Social and economic research, including gender research
Improved understanding of social issues improves public health, health care delivery, and the design and uptake of new interventions and tools – whether by health and science professionals (e.g. use of a new diagnostic method) or by the community (e.g. use of bednets).
The social sciences applied to public health include a number of sub disciplines such as health economics, medical sociology, medical anthropology, social epidemiology and health geography. Gender has particular significance as a social issue with potential impact on health – society assigns different roles to men and women and, as a result, transmission dynamics of infectious diseases may disproportionately affect women or men, or lead to differential impact of disease according to gender.
TDR related research
TDR supports a wide range of social science research activities that includes the areas of:
- health economics
- health financing
- health sector reform
- gender-sensitive interventions
- social determinants of health
- conflict research and human rights.
The Programme is particularly committed to addressing gender issues, and ensuring that gender and social science issues are investigated as part of the overall ‘research for health’ agenda, particularly since we have many partnerships and collaborations in disease endemic countries.
Where possible, gender and equity issues have been considered in the strategic objectives of our research functions, and we support workshops, meetings and other initiatives that focus on the social sciences applied to health. Our high quality publications can also draw attention to these issues, ensuring that gender and social science is considered in the design and evaluation of healthcare interventions.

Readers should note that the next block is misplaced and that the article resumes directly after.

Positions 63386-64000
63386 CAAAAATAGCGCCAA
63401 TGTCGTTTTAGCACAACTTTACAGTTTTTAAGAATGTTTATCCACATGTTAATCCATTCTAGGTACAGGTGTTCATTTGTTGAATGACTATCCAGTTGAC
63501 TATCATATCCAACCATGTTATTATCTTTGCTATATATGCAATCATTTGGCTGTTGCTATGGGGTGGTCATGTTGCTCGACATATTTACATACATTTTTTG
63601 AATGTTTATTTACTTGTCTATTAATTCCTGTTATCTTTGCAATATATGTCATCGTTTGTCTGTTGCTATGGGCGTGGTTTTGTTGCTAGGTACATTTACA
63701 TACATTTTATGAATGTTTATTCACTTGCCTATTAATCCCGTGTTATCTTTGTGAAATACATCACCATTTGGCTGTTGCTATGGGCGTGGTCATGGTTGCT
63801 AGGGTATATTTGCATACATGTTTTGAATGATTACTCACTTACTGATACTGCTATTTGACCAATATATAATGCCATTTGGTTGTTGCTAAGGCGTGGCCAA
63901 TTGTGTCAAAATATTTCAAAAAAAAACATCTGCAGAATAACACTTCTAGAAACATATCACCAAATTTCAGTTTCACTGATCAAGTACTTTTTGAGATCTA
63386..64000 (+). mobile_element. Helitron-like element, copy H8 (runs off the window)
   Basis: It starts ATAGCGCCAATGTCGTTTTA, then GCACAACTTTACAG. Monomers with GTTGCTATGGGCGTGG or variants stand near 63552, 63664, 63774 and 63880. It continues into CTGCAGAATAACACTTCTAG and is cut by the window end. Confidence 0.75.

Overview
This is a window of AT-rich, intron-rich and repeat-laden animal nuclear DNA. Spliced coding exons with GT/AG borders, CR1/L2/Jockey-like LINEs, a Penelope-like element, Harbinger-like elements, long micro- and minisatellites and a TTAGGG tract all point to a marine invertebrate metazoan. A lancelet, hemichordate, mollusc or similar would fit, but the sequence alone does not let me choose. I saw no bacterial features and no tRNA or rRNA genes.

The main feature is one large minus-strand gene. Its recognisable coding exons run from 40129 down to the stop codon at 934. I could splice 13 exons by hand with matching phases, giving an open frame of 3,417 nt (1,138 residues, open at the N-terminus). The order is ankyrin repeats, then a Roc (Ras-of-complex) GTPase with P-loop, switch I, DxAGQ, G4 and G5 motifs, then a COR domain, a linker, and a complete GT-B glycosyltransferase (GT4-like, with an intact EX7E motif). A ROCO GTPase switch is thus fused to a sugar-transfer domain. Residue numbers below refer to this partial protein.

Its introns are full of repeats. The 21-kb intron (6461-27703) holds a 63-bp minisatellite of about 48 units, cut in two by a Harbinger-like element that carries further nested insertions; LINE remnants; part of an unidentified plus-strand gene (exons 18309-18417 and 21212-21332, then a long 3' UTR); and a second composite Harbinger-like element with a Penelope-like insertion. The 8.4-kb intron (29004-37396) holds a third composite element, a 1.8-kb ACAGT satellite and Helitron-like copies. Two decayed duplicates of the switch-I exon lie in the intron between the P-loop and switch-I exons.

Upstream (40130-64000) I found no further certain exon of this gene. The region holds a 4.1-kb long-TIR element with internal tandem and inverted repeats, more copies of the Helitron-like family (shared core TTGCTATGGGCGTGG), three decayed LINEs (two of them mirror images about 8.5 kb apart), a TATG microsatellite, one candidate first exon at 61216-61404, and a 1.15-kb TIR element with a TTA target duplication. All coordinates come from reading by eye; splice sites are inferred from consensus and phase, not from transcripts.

We aim to address issues and priorities related to social, cultural, economic and policy-related issues in infectious diseases of poverty as well as the broader gender research issues through the Thematic Reference Group on Social Sciences and Gender (hosted by the WHO Country Office for Ghana). The knowledge network TropIKA.net (which we support) features social and gender research, and in the future will have dedicated web space for social science and gender research related to infectious diseases of poverty.
New journal on infectious diseases of poverty celebrates one year anniversary
More scientific articles published from low- and middle-income countries
Uche Amazigo receives major recognition
TDR publications and articles
TDR Performance assessment framework
Indicators for monitoring and evaluation of the kala-azar elimination programme
Monitoring and evaluation tool kit for indoor residual spraying